To determine whether glucose availability during hyperosmotic stress impacted cell growth in dynamic conditions, we compared cell division rates under two regimes of dual periodic fluctuations that only differed in the phasing of glucose and sorbitol fluctuations. In the “in-phase stresses” (IPS) regime, glucose depletion and 1 M sorbitol stresses were applied simultaneously for half a period followed by the addition of 2% (or 0.1%) glucose and the removal of sorbitol for the other half of each period of fluctuations (Figure 1e). In the “alternating stresses” (AS) regime, glucose depletion and 1 M sorbitol were applied alternatively for half a period each (Figure 1f). We first subjected cells to dual fluctuations at a period of 24 minutes with 2% glucose, corresponding approximately to the period at which the division rate was the same when we only varied glucose availability or osmolarity (Figure 2c). Under both IPS and AS conditions, the division rate was more than 2-fold lower than under periodic fluctuations of only glucose or sorbitol (Figure 3a), showing that dual environmental fluctuations have a non-additive, synergistic impact on cell growth. Strikingly, cells divided about twice as fast under IPS condition (1.67 × 10−3 division/min) than under AS condition (9.4 × 10−4 division/min) when the fluctuation period was 24 minutes (t-test, P = 1.35 × 10−5; Figure 3a, Figure S3a,b) or 96 minutes (2.98 × 10−3 division/min in IPS vs 1.83 × 10−3 division/min in AS; P = 4.10 × 10−5; Figure 3b). A similar pattern of faster growth was observed under IPS and AS conditions when we used 0.1% glucose instead of 2% glucose, for both a fluctuation period of 24 minutes (0.84 × 10−3 division/min under IPS vs 0.54 × 10−3 division/min under AS; t-test, P = 8.03 × 10−5; Figure S3c) and 96 minutes (2.24 × 10−3 division/min under IPS vs 1.17 × 10−3 division/min under AS; t-test, P = 6.80 × 10−3; Figure S3d). Cells also displayed strikingly different temporal dynamics of division rates under IPS and AS conditions (Figure 3c,d). Under IPS condition, the division rate fluctuated largely over time: after the transition to 2% glucose, the division rate quickly increased to reach a plateau (4.86 × 10−3 divisions/min on average during the half-period with 2% glucose); after the transition to 1 M sorbitol in the absence of glucose, cell division nearly stopped (1.34 × 10−3 divisions/minute during the half-period without glucose). In contrast, the division rate remained much more constant over time under AS condition: the average division rate was 1.69 × 10−3 divisions/min during the half-period with 2% glucose and 1 M sorbitol and 1.89 × 10−3 divisions/min during the half-period without glucose and sorbitol. Therefore, cells appear to use glucose more efficiently for growth under IPS than AS conditions. Collectively, these results further demonstrate that the timing of both glucose availability and osmotic stress matters: cells grow more slowly when constantly facing a single stress that changes over time (AS) than when facing two simultaneous stresses half of the time (IPS).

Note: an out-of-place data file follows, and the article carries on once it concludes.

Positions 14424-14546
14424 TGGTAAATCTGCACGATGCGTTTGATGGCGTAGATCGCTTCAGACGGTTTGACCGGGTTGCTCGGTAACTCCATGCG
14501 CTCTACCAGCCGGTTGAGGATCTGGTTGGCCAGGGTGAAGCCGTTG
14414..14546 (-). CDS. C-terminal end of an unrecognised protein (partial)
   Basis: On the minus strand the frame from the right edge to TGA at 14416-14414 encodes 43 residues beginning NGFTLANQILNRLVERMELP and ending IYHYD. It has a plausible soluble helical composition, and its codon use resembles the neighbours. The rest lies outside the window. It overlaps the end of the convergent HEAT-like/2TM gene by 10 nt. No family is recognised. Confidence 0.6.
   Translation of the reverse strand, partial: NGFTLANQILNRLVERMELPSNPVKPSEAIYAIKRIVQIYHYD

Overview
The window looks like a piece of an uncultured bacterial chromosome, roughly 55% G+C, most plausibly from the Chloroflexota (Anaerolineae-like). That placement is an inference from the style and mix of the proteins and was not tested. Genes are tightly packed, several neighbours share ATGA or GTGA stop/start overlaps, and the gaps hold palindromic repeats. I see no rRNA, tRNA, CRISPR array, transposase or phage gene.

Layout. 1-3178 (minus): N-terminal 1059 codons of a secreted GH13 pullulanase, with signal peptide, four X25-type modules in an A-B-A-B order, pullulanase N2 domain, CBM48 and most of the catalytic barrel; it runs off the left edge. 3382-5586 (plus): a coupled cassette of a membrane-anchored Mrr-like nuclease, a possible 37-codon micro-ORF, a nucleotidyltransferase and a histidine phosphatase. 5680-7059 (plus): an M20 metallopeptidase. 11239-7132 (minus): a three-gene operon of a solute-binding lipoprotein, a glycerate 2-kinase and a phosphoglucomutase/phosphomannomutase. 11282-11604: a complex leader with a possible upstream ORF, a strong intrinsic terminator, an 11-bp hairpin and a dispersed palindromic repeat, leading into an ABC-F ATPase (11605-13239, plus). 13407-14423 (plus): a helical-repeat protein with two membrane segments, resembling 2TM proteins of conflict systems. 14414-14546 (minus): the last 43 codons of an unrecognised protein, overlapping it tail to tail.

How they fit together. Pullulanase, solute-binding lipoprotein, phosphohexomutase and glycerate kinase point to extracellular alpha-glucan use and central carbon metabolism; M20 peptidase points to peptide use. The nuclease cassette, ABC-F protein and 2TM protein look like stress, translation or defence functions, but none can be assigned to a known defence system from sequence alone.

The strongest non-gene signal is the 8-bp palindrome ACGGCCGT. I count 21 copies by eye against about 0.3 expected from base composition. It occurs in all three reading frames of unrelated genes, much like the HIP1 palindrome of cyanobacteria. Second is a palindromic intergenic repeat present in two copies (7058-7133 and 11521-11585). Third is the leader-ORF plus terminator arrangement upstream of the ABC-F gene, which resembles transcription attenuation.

The slower cell division rate observed under AS when compared to IPS could be explained by the allocation of intracellular glucose to the osmotic stress response under AS when cells are exposed to glucose and sorbitol simultaneously, leaving less glucose available for growth. Indeed, in response to hyperosmotic stress glycerol is synthesized from a glycolysis intermediate (DHAP) derived from glucose33. Under this hypothesis, glucose would only be fully allocated to growth in absence of hyperosmotic stress, which occurred under IPS but not AS.